By Dave Thomas

Just because one team isn’t going to the playoffs doesn’t mean they don’t have your number. The Seattle Seahawks found that out the hard way on Sunday afternoon. The St. Louis Rams completed the season sweep of the Seahawks with a 23-17 victory.

Seattle had already clinched a Wild Card berth before Sunday’s game kicked off, so it serves as a wake-up call the Seahawks will need to work on before the playoffs start in January. Beating Seattle 34-31 in overtime in the season opener in St. Louis, the Rams swept the season series by jumping out to an early lead and keeping the Seahawks at bay the remainder of the afternoon. Even though the loss did not impact Seattle making the post-season, it could come back to haunt the Seahawks following next weekend’s regular season finales. Seattle had the fifth-seed in the NFC going into this weekend, but Minnesota could grab that spot and push the Seahawks down to the sixth and final seed when all is said and done.

Offense: (C)

After scoring at will the last few Sundays, the Seahawks managed two touchdowns and a field goal on this weekend; but it was a far cry from the recent games, games where Seattle was blowing out (Minnesota, Baltimore and Cleveland). Quarterback Russell Wilson, who had been on fire in recent weeks, settled for 289 yards passing, two TDs and one INT. With team-leading rusher Thomas Rawls on the shelf with a season-ending ankle injury and starter Marshawn Lynch (abdominal surgery) still on the mend, Seattle’s running game was all but non-exsistent on this day. The Seahawks rushed for a mere 60 yards, with Wilson leading the way with 39 yards on six carries. Only two weekends away from the playoffs, Seattle will need a much improved effort on the ground if it is to get out of the first-round of the playoffs. Through the air, wide receiver Doug Baldwin led the way with eight catches for 118 yards and one touchdown.

Defense: (B-)

While St. Louis is certainly not the worst offense in the league, the Rams are not exactly Carolina, Arizona or New England. St. Louis managed to wrack-up only 207 yards of total offense, but it was enough to secure the victory. The Rams got 85 yards and one TD on the ground from rookie running sensation Todd Gurley, while quarterback Case Keenum tossed one touchdown. As for the receivers, Kenny Britt had 49 yards receiving and one score. Seattle was led defensively by Bobby Wagner (11 total tackles) and Kelcie McCray (10 total stops). One key cog missing on this afternoon was safety Kam Chancellor, out due to a pelvis injury. Getting Chancellor healthy for the playoffs is crucial if Seattle’s Legion of Boom is to be better prepared to stop a Washington, Green Bay or Minnesota in the first round.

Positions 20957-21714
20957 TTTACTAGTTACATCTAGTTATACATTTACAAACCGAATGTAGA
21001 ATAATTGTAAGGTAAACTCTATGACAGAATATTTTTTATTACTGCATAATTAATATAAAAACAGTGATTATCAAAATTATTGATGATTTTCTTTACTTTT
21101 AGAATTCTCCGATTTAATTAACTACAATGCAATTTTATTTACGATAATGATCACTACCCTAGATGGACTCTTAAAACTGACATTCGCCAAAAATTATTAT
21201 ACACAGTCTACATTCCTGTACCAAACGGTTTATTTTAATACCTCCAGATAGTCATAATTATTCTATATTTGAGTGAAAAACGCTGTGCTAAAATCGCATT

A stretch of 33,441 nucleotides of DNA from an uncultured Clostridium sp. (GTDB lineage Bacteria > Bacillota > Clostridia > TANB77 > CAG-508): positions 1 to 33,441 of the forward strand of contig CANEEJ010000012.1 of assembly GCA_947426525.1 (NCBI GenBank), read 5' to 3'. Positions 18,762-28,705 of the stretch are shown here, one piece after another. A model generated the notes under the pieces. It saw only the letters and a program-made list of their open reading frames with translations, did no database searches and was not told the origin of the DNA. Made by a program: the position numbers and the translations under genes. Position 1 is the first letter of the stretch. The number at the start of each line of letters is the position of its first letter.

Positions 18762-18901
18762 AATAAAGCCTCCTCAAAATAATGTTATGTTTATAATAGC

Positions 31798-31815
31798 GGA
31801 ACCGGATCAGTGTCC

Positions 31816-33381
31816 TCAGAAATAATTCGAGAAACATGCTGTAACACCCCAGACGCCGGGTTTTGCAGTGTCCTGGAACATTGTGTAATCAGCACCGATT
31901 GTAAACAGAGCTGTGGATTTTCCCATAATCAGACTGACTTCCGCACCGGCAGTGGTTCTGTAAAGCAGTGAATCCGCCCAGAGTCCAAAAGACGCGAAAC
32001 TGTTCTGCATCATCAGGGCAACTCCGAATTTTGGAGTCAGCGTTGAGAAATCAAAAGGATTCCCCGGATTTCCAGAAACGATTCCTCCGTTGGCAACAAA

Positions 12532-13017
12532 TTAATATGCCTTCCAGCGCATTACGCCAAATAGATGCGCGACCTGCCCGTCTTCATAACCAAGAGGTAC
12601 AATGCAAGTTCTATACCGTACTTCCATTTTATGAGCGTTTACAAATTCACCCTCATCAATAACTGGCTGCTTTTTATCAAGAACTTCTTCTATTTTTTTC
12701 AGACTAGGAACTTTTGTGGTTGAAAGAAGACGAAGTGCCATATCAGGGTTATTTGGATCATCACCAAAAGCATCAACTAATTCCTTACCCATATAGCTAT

Special Teams: (B-)

It was a rather quiet day in the kicking game, as kicker Steven Hauschka only got one field goal attempt, hitting a 26-yarder. Hauschka was two-of-two on extra point attempts, while punter Jon Ryan five times for a 40.4 average.

Coaching: (B-)

With head coach Pete Carroll seemingly pushing all the right buttons in recent weeks, Seattle has been on quite a tear. Even though losing to St. Louis is not the end of the world, it does show that the Seahawks are a far cry from the team that went to and won the last two NFC title games and split the last two Super Bowls. Yes, the running game has been impeded at times this season by injuries, while the defense has also dealt with some setbacks. For Carroll and the Seahawks to get on a run through the playoffs, both coaches and players will need to be at their best, especially given how crazy this season has been in the NFL. With Washington, Green Bay and Minnesota all capable of playing some great football on any given day, any one of those teams is certainly able to prevent Seattle from a third-straight NFC crown (Carolina and Arizona will receive first-round byes).

Dave Thomas has been covering the sports world since his first job as a sports editor for a weekly newspaper in Pennsylvania back in 1989. He has covered a Super Bowl, college bowl games, MLB, NBA and more. His work can be found on


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